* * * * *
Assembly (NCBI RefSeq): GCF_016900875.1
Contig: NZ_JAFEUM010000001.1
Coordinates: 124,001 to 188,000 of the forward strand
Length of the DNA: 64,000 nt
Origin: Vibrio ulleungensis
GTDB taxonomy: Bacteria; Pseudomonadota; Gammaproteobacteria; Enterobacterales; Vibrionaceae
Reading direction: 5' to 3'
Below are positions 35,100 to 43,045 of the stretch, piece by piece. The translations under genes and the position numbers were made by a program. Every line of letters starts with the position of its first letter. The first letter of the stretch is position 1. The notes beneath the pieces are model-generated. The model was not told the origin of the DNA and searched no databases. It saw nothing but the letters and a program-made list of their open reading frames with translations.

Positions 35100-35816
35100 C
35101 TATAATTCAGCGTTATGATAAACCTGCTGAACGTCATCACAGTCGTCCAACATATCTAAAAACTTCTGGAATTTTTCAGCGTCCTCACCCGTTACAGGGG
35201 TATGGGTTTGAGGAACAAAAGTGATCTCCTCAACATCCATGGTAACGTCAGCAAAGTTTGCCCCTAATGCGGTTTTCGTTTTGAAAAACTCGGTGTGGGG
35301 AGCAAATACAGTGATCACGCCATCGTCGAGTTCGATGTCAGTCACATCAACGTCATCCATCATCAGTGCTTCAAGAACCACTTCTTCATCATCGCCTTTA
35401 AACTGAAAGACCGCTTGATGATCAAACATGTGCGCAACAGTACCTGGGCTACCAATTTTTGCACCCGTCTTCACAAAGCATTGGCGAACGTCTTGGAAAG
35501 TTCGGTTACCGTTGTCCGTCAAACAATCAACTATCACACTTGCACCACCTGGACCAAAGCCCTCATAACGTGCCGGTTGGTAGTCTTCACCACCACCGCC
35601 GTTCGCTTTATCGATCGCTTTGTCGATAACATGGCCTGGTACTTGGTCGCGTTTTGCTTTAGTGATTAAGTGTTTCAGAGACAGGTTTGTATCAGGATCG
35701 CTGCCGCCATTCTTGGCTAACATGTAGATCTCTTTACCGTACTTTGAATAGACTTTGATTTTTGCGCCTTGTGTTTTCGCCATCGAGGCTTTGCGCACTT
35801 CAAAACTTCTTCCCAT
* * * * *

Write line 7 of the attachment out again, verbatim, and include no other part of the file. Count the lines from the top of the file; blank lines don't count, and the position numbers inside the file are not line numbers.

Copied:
Reading direction: 5' to 3'